October 25, 2006
The man from Porsche’s timing couldn’t have been worse when he delivered the dark grey 340-horsepower Cayenne S, complete with giant 20-inch wheels and an oh-so-rumbly exhaust note. It’d been just a couple of weeks since I’d notched up a big ol’ speeding ticket – and having access to all those horses and that fabulous noise for a long drive to Montreal was going to test my willpower to the fullest. Still, I resolved, still a little shell-shocked, I would give the old speed limit a go. I’d leave home an hour earlier than I normally would have, would set the cruise and just pace myself.
After about half an hour – this at just past six in the morning – I had come to the realization that driving along the 401 at 100 km/h was if not outright dangerous at least unrealistic. Trundling along in the right lane at the legal limit, I was being passed by transport trucks, vans full of children, tourist buses and clapped-out Tempos. Upping the pace to 110 km/h at least let me keep up with the slowest-moving of the traffic and out of harm’s way.
The observations you make of a car are different when you’re driving slowly. At 110, you notice less of the Cayenne’s engine noise (which is hushed at that speed) and instead the rumbling and thwacking of the tires over the pavement dominates the aural experience. Those 20-inch tires may look fantastic – and may do the handling a lot of favours – but they’re quite loud and beyond that, they have a tendency to tramline in the right-lane ruts on the highway. Other than road noise, though, the Cayenne’s cabin is serene. There’s very little wind whistle, the optional air suspension on its "comfort" setting provides a sedan-like ride (it was softened a bit for 2005) and the Bose stereo sounds fantastic when it’s cranked up and your favourite tunes are on the CD player. A changer, however, remains a cost-option.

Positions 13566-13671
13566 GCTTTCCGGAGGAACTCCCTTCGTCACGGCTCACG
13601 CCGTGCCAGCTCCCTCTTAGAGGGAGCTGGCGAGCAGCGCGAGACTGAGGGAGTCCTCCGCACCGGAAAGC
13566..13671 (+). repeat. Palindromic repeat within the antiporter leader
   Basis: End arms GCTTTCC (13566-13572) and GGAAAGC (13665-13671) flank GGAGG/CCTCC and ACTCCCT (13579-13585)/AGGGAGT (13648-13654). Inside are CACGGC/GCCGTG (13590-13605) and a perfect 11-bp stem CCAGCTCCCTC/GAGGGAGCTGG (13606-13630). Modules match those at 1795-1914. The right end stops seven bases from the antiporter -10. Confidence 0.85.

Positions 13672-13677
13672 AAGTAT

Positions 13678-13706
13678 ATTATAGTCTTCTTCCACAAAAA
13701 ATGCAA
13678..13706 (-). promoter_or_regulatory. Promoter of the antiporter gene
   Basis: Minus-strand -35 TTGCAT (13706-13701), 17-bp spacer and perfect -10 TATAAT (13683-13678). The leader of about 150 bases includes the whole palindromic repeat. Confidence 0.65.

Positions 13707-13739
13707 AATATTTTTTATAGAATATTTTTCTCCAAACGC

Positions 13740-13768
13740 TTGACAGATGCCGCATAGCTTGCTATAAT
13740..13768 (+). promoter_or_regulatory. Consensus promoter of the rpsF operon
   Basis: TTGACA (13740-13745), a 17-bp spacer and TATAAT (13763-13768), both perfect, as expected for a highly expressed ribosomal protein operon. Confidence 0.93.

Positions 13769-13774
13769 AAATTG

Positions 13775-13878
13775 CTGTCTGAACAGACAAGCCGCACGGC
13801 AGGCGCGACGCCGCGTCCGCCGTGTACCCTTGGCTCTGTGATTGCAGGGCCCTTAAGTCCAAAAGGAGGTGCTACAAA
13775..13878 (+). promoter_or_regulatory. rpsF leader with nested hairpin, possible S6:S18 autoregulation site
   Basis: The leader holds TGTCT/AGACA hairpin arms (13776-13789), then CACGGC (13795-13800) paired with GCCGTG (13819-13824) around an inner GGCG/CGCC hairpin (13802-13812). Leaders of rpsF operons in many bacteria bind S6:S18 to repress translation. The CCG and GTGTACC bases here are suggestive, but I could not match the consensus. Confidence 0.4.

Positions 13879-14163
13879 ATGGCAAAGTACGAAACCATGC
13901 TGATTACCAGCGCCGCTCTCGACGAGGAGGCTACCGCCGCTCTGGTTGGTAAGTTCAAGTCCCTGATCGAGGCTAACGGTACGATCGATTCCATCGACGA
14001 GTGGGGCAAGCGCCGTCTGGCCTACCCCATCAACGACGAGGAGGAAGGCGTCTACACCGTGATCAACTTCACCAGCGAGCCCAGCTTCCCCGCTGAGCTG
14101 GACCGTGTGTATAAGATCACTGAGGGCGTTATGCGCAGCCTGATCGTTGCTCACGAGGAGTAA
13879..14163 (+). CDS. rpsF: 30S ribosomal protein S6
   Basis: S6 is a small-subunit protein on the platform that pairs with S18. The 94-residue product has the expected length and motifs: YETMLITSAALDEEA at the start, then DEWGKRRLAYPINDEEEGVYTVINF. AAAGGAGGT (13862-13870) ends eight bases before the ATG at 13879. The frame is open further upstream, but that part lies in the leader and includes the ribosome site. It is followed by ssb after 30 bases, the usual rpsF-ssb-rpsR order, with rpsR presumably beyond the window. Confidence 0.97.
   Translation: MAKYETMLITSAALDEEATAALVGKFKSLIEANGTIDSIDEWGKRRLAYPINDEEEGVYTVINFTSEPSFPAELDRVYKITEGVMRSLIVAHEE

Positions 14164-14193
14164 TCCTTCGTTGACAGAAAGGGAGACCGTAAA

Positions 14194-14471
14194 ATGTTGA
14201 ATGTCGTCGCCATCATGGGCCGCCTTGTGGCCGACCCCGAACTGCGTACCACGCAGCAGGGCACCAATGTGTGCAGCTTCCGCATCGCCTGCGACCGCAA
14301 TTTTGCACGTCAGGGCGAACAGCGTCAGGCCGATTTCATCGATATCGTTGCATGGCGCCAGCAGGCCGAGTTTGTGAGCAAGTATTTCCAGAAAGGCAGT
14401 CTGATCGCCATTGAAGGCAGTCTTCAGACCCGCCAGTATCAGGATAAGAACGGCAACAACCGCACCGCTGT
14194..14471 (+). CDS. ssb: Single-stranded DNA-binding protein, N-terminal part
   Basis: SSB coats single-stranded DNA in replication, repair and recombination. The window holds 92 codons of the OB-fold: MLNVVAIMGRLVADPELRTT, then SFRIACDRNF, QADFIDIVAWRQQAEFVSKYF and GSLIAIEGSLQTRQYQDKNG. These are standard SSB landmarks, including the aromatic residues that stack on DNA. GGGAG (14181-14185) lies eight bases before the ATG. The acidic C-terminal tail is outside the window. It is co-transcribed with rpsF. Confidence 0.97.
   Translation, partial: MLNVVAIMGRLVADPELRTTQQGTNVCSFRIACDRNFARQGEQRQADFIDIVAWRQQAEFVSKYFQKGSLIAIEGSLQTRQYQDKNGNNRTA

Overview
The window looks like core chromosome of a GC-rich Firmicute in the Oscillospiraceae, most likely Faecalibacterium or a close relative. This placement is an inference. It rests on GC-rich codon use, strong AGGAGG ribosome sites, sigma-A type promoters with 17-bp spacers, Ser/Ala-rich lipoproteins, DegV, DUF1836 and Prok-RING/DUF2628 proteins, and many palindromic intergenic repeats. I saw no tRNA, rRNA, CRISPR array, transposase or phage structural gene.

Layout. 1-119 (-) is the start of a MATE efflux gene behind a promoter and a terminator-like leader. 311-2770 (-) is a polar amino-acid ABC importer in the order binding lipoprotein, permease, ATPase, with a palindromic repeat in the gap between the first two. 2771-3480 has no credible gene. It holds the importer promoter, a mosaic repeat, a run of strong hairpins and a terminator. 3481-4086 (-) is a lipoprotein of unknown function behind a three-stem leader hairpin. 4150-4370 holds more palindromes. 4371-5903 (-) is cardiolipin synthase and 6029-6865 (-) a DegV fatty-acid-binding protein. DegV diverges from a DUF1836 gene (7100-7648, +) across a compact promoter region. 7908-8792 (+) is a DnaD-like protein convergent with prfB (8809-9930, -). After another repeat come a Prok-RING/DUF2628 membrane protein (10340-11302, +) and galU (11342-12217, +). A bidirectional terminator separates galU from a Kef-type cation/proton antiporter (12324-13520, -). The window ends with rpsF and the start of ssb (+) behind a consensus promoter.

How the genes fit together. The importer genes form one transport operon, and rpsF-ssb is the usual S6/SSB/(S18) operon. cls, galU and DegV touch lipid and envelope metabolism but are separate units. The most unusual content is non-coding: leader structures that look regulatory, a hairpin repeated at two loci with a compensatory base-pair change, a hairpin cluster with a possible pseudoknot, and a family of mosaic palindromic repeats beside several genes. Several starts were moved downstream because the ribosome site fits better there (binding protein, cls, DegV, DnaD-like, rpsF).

Given my self-imposed speed limit – and a mostly arrow-straight trajectory from Toronto to Montreal, chances to push the Cayenne’s handling limits were limited. On- and off-ramps, however, could be attacked at surprising velocities. The 20-inch Michelins offered plenty of cornering grip, the steering was full of Porsche’s typical feel, and the six-piston disc brakes generated big-time stopping power when needed. Once you become comfortable with its bulk, you can really hustle the Cayenne around.
While Porsches are normally associated with sporty driving, one of the things I like about all of their models is how comfortable they are when used for more mundane purposes. Hauling a weekend’s worth of luggage up to Montreal – and a couple of friends and their stuff on the way back – proved that the Cayenne’s as capable a pack mule as it is an off-roader or a speed demon SUV. The driver’s seat is really comfortable during long stints behind the wheel (I found I stopped less when maintaining a lower average speed, meaning overall journey times were about equal) and the rear seat got good reviews, too. There’s sufficient – if not generous – head- and legroom for people to be comfortable and the large glass area helps the cabin from becoming claustrophobic. The cabin itself is nicely finished, with my tester’s optional leather-covered dashboard and door tops enhancing the high-tech ambiance created by the textured aluminum trim and the sharply-backlit controls.